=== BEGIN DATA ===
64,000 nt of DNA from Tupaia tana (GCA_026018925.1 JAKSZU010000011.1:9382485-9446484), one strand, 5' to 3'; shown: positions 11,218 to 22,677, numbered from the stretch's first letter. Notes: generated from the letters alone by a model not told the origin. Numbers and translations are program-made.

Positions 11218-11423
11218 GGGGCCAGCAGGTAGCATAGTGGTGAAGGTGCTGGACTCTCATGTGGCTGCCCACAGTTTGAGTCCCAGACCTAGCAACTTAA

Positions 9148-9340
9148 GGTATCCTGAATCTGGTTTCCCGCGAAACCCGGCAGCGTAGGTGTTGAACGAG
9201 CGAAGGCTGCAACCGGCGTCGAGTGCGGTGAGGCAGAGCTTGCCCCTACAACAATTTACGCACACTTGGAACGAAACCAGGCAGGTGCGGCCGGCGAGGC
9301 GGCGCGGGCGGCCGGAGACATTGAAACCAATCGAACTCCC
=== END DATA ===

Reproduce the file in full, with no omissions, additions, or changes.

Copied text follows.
64,000 nt of DNA from Tupaia tana (GCA_026018925.1 JAKSZU010000011.1:9382485-9446484), one strand, 5' to 3'; shown: positions 11,218 to 22,677, numbered from the stretch's first letter. Notes: generated from the letters alone by a model not told the origin. Numbers and translations are program-made.

Positions 11218-11423
11218 GGGGCCAGCAGGTAGCATAGTGGTGAAGGTGCTGGACTCTCATGTGGCTGCCCACAGTTTGAGTCCCAGACCTAGCAACTTAA

Positions 9148-9340
9148 GGTATCCTGAATCTGGTTTCCCGCGAAACCCGGCAGCGTAGGTGTTGAACGAG
9201 CGAAGGCTGCAACCGGCGTCGAGTGCGGTGAGGCAGAGCTTGCCCCTACAACAATTTACGCACACTTGGAACGAAACCAGGCAGGTGCGGCCGGCGAGGC
9301 GGCGCGGGCGGCCGGAGACATTGAAACCAATCGAACTCCC